Smoking and Stress

Smoking and Stress – how are they connected?
Learn about it in this amazing article:

Understanding Smoking and Stress

For many people, stress and anxiety can be eased with a quick cigarette, but this is an unhealthy, addictive habit that can be hard to break once it has taken hold.

These days, everybody is aware of the hazards of smoking, but many people still persist with the habit – either because they’re so addicted they can’t give up or because the pleasure they get from smoking makes the threat of illness a price they’re willing to pay.

Unfortunately it’s true that smoking can relieve stress. Nicotine stimulates the neurones in your brain, increasing attentiveness, decreasing appetite and irritability and relaxing muscles. Many smokers find that the habit regulates their moods and they associate a cigarette with pleasant sensations.

Difficult Decisions

In reality, the body has no physical need for nicotine and the addiction is purely psychological. If it works for you, however, you don’t seem to be able to avoid the situations that make you want to smoke, giving up is never going to be easy.

There are alternatives to smoking and ways to ease withdrawal. here you will find a number of ideas on how you can feel better without reaching for a cigarette.

Reasons for you not to smoke

Smoking damages your health in a number of life-threatening ways.

Arterial Stress

Smoking has been linked to nearly one in four deaths from cardiovascular disease. Nicotine and carbon monoxide encourage the narrowing of the arteries, which increases the risk of stroke and heart attack. Women are at particular risk of developing deep vein thrombosis, especially if they also take the contraceptive pill.

Damage to the Lungs

Smoking inhibits the lungs’ protective mechanisms, enabling the harmful substances contained in tobacco to settle in the lungs. This reduces their overall capacity, leading to shortness of breath, tightness of chest and wheezing.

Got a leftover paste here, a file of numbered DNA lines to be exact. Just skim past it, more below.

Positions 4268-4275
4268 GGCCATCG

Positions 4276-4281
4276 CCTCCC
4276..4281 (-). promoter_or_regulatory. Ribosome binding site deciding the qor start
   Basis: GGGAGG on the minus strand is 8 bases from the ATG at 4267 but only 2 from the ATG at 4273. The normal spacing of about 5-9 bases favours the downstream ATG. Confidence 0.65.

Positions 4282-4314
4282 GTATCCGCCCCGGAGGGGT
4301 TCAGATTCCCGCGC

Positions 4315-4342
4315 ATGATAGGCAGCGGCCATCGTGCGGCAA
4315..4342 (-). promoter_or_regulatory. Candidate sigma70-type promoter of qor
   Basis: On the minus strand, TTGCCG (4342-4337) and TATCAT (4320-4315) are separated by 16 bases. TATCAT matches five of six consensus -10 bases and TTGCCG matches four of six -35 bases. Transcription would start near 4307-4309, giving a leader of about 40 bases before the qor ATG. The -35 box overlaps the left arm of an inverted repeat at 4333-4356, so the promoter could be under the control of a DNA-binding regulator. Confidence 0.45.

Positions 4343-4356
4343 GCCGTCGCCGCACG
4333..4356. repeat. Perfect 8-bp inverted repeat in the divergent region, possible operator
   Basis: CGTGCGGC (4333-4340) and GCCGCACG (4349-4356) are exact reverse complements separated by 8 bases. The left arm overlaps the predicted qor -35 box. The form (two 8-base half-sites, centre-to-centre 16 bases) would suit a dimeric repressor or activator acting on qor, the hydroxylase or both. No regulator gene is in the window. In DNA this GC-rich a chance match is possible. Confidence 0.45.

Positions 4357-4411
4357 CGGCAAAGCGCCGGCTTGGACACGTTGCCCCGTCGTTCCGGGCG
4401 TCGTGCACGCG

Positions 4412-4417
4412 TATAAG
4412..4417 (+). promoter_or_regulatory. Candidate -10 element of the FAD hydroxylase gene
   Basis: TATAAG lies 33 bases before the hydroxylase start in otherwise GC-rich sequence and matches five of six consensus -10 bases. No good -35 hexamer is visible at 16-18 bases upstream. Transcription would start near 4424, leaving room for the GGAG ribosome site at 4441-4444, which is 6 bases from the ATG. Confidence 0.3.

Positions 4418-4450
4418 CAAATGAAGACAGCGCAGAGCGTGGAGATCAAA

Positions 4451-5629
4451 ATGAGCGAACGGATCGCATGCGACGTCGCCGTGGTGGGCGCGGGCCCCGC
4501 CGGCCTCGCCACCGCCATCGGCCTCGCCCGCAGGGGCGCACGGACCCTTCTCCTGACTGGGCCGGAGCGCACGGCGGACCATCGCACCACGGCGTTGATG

Easing Stress Without Smoking

If there’s no way to avoid the stress that leads you to reach for a cigarette, you should try some of these easy alternatives instead.

Reducing Anxiety

There may be times when you feel nervous and anxious and need a cigarette to give you energy and confidence.

Oil blends for cravings

As a substitute try using an aromatherapy pulse point oil by making up the following blend and dabbing it onto your wrists and the back of your neck whenever you feel a cigarette craving coming on.

  • 2 drops grapefruit
  • 2 drops neroli
  • 2 drops spearmint
  • 2 drops geranium
  • 1 drop black pepper
  • 1 drop lime
  • 30ml carrier oil

The citrus aromas helps to ease your cravings, the mint and pepper energise you and the geranium helps to calm and balance your mood.

Reducing Hunger Pangs

Many smokers, especially young women, use cigarettes as part of a diet routine, as nicotine is an appetite suppressant. Reaching for a sweet instead of a cigarette can help you to give up, but this can result in weight gain if you’re not careful.

Go on Treat Yourself

Believe it or not, chocolate is much better for you than sugary sweets and can also help make you feel better – great news! If you’re trying to give up smoking, keep a small bar of dark chocolate close by and have a single square instead of a cigarette when you feel the need for a boost. As long as you don’t eat more than a bar a day you shouldn’t find that weight gain becomes a problem. you could try chewing gum – nicotine enriched gum may help you to kick your habit – or try opting for healthier snacks such as carrot sticks or slices of fruit.

Reducing Withdrawal Symptoms

If you’re seriously trying to give up, you’re bound to suffer from some withdrawal symptoms. At least if you know what these are you’re more prepared to suffer through them.

Clearing Lungs

One of the most common symptoms is increased phlegm in the throat and nasal passages, similar to a cold. This happens when you smoke because your lungs produce extra mucous in an attempt to clear themselves of the tar and ash you inhale. Once the amounts of tar and ash are reduced, your lungs take a while to catch on, leaving you feeling phlegmy and blocked up. Fortunately, you can treat this with aromatherapy blends similar to those used for clearing catarrh and head colds. Try using the following blend in a steam inhalation or dabbed on a handkerchief

  • 4 drops eucalyptus
  • 2 drops niaouli
  • 2 drops pine

When you give up smoking it will take a while for your lungs to catch up. You can relieve the discomfort of this process by inhaling catarrh clearing herbal infusions.

via Smoking and Stress — Health Matters


Call Heaven Scent – 519-433-3434


 Heaven Scent Special’s